Posting days: Monday, Wednesday, Friday and Saturday.
On Monday I give in to the demands of decency and hoover the whole house. Well, let’s be honest, where the art room is concerned, this involves only the visible floorspace which isn’t extensive. Nevertheless it’s a marathon. I polish furniture too.
I gaze in awe at the decluttered hall, the unhairy red rug in the back room, the clean covers on the futon, the unblemished stretch of kitchen floor. Mmmm. Nice.
Oh. Something white and very hairy lets itself in.
Its tail and torso are soft and clean. But its lower legs and feet are absolutely filthy. Caked in mud. Clotted lumps between its toes. Jagged spikes clinging to its heels.
I’d been debating whether or not I’d need to wash her feet. Perhaps a gentle wipe would be enough.
I look at the floor again. I look at Isis. I pop her into the sink and get out the shampoo. I wash each foot and leg until the water runs clear. That’s a lot of rinsing. But surprisingly, she is very good. Apart from a scrabble when she finds herself in the sink and a little low growl when I pick up her ‘biting’ foot, she is very co-operative. Not so long ago she’d have bitten that foot if I’d tried to touch it and probably bitten me too.
When I recounted Hairy One’s first bath to Friend -in -Wales, she said I could have been bitten and she hoped I’d taken precautions. No, I hadn’t. It didn’t occur to me that Isis might bite me. Nor does it on this occasion. And she doesn’t.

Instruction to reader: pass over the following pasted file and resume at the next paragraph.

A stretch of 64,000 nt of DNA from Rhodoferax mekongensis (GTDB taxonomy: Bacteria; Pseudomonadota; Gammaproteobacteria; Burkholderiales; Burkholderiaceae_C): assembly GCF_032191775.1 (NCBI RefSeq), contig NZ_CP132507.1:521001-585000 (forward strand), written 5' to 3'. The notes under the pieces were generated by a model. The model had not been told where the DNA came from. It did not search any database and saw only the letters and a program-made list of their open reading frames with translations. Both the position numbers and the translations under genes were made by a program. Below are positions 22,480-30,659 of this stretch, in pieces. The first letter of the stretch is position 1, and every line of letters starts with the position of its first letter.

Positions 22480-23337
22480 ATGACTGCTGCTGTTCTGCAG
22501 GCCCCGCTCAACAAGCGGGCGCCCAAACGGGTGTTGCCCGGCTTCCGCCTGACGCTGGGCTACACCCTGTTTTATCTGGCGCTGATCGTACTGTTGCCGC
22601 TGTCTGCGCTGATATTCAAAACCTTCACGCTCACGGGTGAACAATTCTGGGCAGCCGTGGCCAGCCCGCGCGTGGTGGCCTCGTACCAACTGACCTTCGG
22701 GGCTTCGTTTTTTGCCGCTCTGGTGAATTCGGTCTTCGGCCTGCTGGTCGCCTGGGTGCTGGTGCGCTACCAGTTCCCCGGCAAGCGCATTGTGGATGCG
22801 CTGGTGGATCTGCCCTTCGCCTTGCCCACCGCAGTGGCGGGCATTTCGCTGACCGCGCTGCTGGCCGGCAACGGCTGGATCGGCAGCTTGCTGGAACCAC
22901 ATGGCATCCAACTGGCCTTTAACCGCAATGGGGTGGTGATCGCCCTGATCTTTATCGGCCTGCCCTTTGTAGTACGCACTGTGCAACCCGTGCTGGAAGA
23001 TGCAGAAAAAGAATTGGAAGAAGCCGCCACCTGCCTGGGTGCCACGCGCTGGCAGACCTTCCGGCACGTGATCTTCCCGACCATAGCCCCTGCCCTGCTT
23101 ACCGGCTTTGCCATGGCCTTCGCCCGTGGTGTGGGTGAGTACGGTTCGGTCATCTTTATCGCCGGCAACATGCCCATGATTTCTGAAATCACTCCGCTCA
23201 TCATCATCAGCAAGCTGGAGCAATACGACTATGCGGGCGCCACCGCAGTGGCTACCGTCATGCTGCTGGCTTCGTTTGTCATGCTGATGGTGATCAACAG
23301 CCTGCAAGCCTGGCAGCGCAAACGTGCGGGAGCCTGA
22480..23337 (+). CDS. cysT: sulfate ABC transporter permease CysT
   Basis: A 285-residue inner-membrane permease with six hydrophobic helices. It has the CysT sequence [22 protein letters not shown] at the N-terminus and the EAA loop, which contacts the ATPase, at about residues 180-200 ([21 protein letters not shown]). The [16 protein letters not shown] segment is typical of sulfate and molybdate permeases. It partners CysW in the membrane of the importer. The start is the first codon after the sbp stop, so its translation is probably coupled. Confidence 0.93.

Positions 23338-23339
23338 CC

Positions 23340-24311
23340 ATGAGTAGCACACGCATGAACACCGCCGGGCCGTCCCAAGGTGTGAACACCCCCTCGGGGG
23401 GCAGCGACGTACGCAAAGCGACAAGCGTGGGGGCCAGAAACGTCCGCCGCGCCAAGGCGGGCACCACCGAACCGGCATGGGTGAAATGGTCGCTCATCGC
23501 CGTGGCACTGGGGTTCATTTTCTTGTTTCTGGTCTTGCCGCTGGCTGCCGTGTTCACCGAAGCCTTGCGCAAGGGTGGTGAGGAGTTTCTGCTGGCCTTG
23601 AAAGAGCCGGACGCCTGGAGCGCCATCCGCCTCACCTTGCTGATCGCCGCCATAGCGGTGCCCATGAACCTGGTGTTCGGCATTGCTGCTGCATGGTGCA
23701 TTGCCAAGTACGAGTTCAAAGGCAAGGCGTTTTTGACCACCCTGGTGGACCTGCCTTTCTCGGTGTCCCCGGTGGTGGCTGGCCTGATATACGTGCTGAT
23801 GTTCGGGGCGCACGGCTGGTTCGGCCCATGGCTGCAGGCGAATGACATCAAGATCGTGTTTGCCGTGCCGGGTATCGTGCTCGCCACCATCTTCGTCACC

Thank goodness it’s dry enough for Isis to be outside for most of the day today. I watch her through the window. She chooses a squeaky toy to play with instead of making herself a stick. She squeezes the toy over and over again. It’s not squeaking anymore but this doesn’t seem to bother her. I think she likes the feel of the air fuffing into her mouth. She drops the toy, picks it up again and circles the garden with it. That’s progress. Well done Isis.
Isis came from the Aeza cat and dog rescue and adoption centre in Aljezur, Portugal. For information about adopting an animal from the centre, contact email@example.com or www.dogwatchuk.com
I’ve read that dog’s respond to fear – so if you are fearful of being bitten, they sense that, and they respond to it by becoming fearful, too, which can lead to the biting; but if you’re unconcerned and put off a calm trusting vibe, they feel relaxed, too. Idk, hard to do once you’ve been bitten! It’s natural to be afraid it’s going to happen again. Sounds like you weren’t this time though…
Yes, that sounds completely plausible. You will be pleased to hear that Isis and I are becoming experts. Do you think I should drive a white van with ‘quick stick-mouth solutions’ emblazoned on it?